Paedophile campaign blamed for arson attack

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The Independent Online

Police believe an arson attack on a flat in Norwich, forcing an innocent family to flee unharmed, is linked to the News of the World's "naming and shaming" campaign against paedophiles.

Police believe an arson attack on a flat in Norwich, forcing an innocent family to flee unharmed, is linked to the News of the World's "naming and shaming" campaign against paedophiles.

A father and his three children escaped the attack on their home after burning paper was pushed through a downstairs window as they slept. Police believe it was aimed at a now-imprisoned paedophile who previously lived in the flat.

The father was able to get his children - all aged under three years - out of the flat unhurt as the property began to fill with smoke in the early hours of Saturday morning.

The property had previously been owned by Roy Reynolds, a sex offender who has been in prison since November 1998.

Reynolds, who was not among those named in the News of the World's recent campaign to name and shame child sex offenders, was jailed for life for a series of assaults on young boys dating back to 1970. His address is thought to have been published in a local newspaper at the time of his conviction.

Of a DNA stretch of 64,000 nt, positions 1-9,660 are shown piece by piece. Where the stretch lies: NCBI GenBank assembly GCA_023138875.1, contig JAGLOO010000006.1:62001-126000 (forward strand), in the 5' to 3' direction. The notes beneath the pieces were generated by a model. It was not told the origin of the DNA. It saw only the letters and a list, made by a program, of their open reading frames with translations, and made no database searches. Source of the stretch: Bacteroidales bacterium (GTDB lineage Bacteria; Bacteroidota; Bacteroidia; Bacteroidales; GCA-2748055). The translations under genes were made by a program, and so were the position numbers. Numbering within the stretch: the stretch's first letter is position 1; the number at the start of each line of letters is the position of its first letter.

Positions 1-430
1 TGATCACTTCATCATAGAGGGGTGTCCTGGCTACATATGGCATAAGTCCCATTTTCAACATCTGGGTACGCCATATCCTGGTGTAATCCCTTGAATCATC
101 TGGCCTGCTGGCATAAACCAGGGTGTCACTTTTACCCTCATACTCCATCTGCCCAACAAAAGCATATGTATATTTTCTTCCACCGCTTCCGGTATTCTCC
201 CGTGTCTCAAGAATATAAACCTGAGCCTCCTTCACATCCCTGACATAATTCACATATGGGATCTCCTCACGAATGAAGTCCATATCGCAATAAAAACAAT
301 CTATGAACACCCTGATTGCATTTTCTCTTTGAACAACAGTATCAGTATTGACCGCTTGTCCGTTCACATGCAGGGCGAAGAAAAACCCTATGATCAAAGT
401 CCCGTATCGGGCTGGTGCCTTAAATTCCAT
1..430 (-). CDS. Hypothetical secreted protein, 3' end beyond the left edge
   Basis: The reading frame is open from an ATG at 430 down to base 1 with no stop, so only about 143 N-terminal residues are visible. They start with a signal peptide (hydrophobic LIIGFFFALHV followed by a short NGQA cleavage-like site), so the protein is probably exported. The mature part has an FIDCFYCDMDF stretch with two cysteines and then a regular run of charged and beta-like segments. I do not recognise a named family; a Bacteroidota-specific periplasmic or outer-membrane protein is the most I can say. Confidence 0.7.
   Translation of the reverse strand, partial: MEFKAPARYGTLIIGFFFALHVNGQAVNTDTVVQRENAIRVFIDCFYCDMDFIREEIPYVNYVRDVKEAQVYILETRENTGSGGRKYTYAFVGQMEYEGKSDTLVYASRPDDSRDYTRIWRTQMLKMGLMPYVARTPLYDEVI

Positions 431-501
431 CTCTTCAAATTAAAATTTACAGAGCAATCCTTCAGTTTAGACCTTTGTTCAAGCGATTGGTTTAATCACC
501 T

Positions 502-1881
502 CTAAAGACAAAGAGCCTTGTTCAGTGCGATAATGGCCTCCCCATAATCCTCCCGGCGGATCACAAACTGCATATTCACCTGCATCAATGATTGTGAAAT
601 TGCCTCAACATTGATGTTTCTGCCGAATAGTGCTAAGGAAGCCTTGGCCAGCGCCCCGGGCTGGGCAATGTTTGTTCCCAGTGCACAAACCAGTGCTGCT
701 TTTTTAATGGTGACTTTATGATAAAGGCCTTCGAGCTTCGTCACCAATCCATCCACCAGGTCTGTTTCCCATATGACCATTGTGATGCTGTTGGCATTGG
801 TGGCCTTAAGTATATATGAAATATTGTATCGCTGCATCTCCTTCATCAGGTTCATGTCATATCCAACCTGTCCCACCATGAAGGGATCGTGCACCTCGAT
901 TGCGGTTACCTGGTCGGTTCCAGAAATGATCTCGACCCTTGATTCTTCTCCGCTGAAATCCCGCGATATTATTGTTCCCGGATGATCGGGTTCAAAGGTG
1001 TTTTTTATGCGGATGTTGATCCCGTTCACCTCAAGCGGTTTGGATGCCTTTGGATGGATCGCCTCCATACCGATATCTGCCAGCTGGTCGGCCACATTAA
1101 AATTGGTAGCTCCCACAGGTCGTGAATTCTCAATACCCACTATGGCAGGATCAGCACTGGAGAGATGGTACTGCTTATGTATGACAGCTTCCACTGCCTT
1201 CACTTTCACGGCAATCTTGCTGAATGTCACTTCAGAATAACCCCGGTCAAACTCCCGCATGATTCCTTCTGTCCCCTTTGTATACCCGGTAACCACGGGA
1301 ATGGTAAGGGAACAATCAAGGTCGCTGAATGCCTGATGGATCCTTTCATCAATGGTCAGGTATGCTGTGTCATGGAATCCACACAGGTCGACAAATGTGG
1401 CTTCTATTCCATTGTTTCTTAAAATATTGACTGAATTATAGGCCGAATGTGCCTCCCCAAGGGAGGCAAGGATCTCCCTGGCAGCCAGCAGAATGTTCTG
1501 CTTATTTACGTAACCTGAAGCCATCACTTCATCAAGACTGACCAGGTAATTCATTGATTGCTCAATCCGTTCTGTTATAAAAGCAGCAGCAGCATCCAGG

Inspector Brian Pincher, of Norwich police, said: "Someone may well have set fire to the flat thinking Mr Reynolds was there. He wasn't.

"This is clearly a case where something tragic could have happened to a father and three young children and we could have been dealing with four deaths. It is possible someone was taking vigilante action against Reynolds, but it could have resulted in the murder of a family."

The attack came as it was revealed that the Government is poised to introduce new powers for the police to help them keep track of paedophiles. Jack Straw, the Home Secretary, is expected to announce a series of powers later this month, which could allow police to photograph and question people on the sex offenders' register.

They may even be granted the power to enter their homes and search their properties though the Government is expected to stop short of introducing a so-called Sarah's Law, which would make public the names and addresses of sex offenders. Demand for such a law has grown since the abduction and murder of eight-year-old Sarah Payne.

Mike O'Brien, a Home Office minister, yesterday told GMTV: "We are looking at very tough police powers to deal with paedophiles.

"We are looking at the detail of the review that we've already announced into the sexual offences legislation, and we will be announcing in due course that we will move forward to deal with the public concern, that we need to have a very tough line to protect children. We will protect children against paedophiles."

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